Far more, um, radical in its reimagining of fairy tale characters, and in its visuals, is Legends: The Enchanted #0, a special $1 issue apparently designed to whet readers' appetites for a graphic novel to come in the spring.
It’s written and illustrated (Painted? Computer-painted?) by Judge Dredd and Slaine alum Nick Percival, and it sounds like the sort of comic book I would normally hate, but I’ll be damned if Percival doesn’t make it work.
He opens with a scene of Jack the Giant Killer killing giants. There’s a full-page splash of Jack: Long, shaggy black hair, face pale and full of scars, eyes glowing red, decked out in what looks like some sort of steampunk old-timey diving suit and a cape of moss and leaves. Pages two and three are a double-page splash of Jack posing atop a pile of dusty junkyard filler, lady giant in lingerie yelling at him in a red dialogue bubble while her mate lies dead at her feet, a huge axe in his head. Three panels are inset in the splash, and the giant and Jack seem to change sizes in at least one of them…not on purpose either.
By the end of the scene, Jack takes a magic bean that “fixes” his face (apparently it was all battle-ravaged at first?) and then he gets on his motorcycle and drives off.
Cut to a caption box reading “The Edges of the Bionic Woodlands,” and then an image of “Poor, poor Pinocchio,” who looks like Swamp Thing with Alice Cooper’s face, hung in chains and being tortured.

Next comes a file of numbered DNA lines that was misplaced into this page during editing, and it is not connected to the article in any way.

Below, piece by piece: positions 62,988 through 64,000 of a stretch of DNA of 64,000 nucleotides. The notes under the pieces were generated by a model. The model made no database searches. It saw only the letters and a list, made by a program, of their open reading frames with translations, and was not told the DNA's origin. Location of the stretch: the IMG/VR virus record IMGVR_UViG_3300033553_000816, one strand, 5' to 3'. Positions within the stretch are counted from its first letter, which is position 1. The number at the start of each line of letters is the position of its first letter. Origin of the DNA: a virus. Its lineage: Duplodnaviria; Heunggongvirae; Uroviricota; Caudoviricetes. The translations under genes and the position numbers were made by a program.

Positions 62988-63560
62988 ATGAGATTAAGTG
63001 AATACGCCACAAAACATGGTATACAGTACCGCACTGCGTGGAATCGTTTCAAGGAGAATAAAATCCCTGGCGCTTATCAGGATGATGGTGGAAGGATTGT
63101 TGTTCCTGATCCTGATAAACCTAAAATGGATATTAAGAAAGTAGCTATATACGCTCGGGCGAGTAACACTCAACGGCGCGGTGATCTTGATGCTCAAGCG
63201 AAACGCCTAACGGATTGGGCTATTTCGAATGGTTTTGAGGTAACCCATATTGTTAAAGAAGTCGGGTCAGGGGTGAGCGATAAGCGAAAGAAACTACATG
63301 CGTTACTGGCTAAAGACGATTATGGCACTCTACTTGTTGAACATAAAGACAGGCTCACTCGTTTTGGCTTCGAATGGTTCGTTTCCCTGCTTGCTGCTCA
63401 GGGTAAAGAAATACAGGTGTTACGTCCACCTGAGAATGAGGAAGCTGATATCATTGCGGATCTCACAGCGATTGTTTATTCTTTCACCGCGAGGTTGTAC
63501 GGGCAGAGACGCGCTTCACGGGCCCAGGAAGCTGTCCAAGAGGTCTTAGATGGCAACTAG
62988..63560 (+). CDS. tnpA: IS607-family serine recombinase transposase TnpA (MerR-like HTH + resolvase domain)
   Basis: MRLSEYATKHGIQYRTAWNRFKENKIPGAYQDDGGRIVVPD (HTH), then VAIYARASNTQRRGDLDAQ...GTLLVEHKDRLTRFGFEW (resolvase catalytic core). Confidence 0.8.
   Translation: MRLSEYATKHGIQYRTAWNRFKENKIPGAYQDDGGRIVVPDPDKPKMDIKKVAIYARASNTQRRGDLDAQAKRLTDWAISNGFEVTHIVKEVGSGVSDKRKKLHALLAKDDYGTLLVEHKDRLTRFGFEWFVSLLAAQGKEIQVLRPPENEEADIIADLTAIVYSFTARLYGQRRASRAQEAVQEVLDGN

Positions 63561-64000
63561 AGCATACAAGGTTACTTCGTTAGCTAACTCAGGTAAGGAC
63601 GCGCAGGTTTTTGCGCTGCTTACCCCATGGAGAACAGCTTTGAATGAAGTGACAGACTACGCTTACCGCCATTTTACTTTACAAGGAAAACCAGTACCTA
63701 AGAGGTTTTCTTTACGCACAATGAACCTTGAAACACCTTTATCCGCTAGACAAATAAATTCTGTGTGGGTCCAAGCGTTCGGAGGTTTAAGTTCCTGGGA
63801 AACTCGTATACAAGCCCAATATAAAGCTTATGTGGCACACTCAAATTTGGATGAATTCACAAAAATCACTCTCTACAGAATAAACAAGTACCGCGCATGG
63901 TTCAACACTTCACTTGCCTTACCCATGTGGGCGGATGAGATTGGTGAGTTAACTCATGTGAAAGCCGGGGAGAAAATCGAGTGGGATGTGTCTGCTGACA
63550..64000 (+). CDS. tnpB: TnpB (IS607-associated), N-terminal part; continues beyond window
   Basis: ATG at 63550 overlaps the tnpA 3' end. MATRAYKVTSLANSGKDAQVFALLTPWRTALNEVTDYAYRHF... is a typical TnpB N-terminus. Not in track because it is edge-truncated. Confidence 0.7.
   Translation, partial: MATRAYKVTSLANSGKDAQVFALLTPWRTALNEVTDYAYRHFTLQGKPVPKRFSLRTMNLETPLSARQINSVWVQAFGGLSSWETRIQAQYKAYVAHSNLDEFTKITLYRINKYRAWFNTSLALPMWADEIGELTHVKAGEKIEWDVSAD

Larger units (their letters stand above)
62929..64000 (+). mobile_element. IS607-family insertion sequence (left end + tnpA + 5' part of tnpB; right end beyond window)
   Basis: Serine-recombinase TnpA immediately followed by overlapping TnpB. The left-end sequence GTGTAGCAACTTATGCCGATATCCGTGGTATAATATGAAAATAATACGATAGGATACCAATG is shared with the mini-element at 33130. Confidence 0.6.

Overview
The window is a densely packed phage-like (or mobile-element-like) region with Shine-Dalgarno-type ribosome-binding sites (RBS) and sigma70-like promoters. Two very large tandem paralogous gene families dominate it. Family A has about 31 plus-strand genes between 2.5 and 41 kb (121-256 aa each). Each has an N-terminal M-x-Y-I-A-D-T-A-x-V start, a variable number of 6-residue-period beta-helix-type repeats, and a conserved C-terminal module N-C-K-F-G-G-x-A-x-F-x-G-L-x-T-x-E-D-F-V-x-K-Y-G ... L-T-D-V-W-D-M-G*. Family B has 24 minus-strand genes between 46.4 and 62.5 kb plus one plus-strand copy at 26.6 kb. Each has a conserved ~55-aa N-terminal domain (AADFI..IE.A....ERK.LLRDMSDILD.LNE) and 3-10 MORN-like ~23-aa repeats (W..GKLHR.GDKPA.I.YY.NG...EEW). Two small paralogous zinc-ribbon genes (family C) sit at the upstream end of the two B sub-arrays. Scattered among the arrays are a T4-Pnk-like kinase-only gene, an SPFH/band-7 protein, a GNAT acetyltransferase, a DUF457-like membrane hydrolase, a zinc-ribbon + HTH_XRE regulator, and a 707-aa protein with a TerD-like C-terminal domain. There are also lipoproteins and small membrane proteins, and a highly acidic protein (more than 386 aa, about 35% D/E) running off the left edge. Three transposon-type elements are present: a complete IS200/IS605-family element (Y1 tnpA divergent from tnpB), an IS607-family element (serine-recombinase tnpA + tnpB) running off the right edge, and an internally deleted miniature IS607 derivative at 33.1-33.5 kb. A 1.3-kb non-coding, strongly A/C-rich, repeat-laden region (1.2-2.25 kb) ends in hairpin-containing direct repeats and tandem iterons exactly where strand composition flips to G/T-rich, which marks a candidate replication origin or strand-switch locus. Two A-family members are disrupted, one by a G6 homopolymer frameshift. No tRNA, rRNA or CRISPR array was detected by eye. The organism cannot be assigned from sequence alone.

What the hell’s going on?
Well, as near as I can figure, in this weird 1980s heavy metal album cover art world, characters like Jack, Pinocchio and Little Red Riding Hood have all gotten McFarlane toys-style redesigns, and belong to a class of hard-to-kill beings called “The Enchanted.” There are some evil Enchanted too, or at least a couple of witches doing bad stuff and capable of killing the Enchanted permanently.
Oh, and Little Red Riding Hood kills a pack of albino vampire werewolf monkeys with a pair of sickles (that’s her on the cover).
Percival’s strange post-apocalyptic setting and decadent ultra-busy science-fiction/fetish/Hollywood superhero fashion is so fully realized that the familiar elements are all completely transformed, and the very limited use of them—basically just a single appropriated attribute and name for each Enchanted character—keeps it from ever feeling cheap.
This isn’t just grown-up, gory, grim and gritty fairytale remixing; rather it looks like something completely new and rather original being built from familiar pieces.
That said, this is only the first bit of the story, and these 22 pages are devoted to staking out territory and giving glimpses of some characters. It’s quite possible that Percival will end up in less than interesting territory once the story gets rolling, but at this early stage at least, Legends looks intriguing, and I’m curious to see where it goes.
Also, it’s only a $1*, which puts it squarely in the You’d Be a Fool Not To Buy It category.
*That means 22 pages of Legends: The Enchanted #0 costs the same as five and a half pages of Ultimate X #1!